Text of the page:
Kant developed his moral philosophy in three works: Groundwork of the Metaphysic of Morals (1785), Critique of Practical Reason (1788), and Metaphysics of Morals (1797) .
In the Groundwork, Kant's method involves trying to convert our everyday, obvious, rational knowledge of morality into philosophical knowledge. The latter two works followed a method of using "practical reason", which is based only upon things about which reason can tell us, and not deriving any principles from experience, to reach conclusions which are able to be applied to the world of experience (in the second part of The Metaphysic of Morals).
Kant is known for his theory that there is a single moral obligation, which he called the "Categorical Imperative", and is derived from the concept of duty. Kant defines the demands of the moral law as "categorical imperatives." Categorical imperatives are principles that are intrinsically valid; they are good in and of themselves; they must be obeyed in all situations and circumstances if our behavior is to observe the moral law. It is from the Categorical Imperative that all other moral obligations are generated, and by which all moral obligations can be tested. Kant also stated that the moral means and ends can be applied to the categorical imperative, that rational beings can pursue certain "ends" using the appropriate "means." Ends that are based on physical needs or wants will always give for merely hypothetical imperatives. The categorical imperative, however, may be based only on something that is an "end in itself". That is, an end that is a means only to itself and not to some other need, desire, or purpose. He believed that the moral law is a principle of reason itself, and is not based on contingent facts about the world, such as what would make us happy, but to act upon the moral law which has no other motive than "worthiness of being happy". Accordingly, he believed that moral obligation applies to all and only rational agents.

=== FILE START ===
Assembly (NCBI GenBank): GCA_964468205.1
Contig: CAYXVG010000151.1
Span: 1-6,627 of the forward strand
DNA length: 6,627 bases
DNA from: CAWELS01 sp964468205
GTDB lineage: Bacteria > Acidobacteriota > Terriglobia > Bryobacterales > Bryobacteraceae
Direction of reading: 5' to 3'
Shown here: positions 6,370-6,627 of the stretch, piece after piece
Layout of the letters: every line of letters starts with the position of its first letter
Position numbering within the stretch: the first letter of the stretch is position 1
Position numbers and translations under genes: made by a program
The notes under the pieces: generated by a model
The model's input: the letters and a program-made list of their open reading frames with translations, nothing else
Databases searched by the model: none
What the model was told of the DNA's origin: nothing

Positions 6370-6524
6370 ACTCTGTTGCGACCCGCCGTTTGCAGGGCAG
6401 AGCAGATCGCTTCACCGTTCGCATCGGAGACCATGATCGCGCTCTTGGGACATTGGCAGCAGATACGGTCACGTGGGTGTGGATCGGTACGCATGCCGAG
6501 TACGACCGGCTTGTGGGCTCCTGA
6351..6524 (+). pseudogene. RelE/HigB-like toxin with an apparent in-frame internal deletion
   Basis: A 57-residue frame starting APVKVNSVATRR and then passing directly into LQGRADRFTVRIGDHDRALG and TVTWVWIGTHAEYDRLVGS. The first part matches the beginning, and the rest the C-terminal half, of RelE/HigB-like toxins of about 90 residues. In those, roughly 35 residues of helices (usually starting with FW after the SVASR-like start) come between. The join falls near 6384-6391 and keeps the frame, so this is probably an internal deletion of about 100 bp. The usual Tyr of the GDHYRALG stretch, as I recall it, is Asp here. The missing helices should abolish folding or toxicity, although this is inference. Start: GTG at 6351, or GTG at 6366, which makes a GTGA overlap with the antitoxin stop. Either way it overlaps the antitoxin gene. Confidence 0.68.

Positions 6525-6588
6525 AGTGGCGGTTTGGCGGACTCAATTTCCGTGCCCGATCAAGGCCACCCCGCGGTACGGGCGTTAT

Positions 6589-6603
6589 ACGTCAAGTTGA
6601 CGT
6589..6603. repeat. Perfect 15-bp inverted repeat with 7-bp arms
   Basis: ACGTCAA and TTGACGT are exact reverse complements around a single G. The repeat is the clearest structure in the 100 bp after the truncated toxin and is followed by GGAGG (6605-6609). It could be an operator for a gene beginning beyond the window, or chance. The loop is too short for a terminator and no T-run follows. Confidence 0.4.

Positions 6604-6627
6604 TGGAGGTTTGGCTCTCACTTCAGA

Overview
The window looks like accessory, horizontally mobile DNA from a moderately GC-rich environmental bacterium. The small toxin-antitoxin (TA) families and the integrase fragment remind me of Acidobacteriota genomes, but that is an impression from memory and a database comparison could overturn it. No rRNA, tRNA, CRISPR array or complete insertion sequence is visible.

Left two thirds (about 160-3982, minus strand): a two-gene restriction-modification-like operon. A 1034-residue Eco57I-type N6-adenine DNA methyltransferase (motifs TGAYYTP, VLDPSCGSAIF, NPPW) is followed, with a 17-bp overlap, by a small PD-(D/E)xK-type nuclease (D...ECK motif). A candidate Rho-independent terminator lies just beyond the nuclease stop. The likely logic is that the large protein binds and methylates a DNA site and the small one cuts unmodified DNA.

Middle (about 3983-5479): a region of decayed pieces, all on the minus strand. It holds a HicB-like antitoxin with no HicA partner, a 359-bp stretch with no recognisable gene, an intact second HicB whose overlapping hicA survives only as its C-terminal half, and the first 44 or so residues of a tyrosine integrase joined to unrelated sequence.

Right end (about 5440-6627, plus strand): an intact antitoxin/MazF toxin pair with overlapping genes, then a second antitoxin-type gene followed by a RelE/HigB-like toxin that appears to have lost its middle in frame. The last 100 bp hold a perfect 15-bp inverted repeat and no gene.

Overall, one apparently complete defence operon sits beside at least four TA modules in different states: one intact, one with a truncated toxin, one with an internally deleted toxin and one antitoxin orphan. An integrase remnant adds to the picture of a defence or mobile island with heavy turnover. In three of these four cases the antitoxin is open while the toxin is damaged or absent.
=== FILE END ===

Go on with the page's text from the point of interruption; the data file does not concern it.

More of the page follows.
A categorical imperative is an unconditional obligation; that is, it has the force of an obligation regardless of our will or desires (Contrast this with hypothetical imperative) In Groundwork of the Metaphysic of Morals (1785) Kant enumerated three formulations of the categorical imperative which he believed to be roughly equivalent:
Kant believed that if an action is not done with the motive of duty, then it is without moral value. He thought that every action should have pure intention behind it; otherwise it was meaningless. He didn't necessarily believe that the final result was the most important aspect of an action, but that how the person felt while carrying out the action was the time at which value was set to the result.
In Groundwork of the Metaphysic of Morals, Kant also posited the "counter-utilitarian idea that there is a difference between preferences and values and that considerations of individual rights temper calculations of aggregate utility", a concept that is an axiom in economics:
"Everything has either a price or a dignity. Whatever has a price can be replaced by something else as its equivalent; on the other hand, whatever is above all price, and therefore admits of no equivalent, has a dignity. But that which constitutes the condition under which alone something can be an end in itself does not have mere relative worth, i.e., price, but an intrinsic worth, i.e., a dignity." (p. 53, italics in original).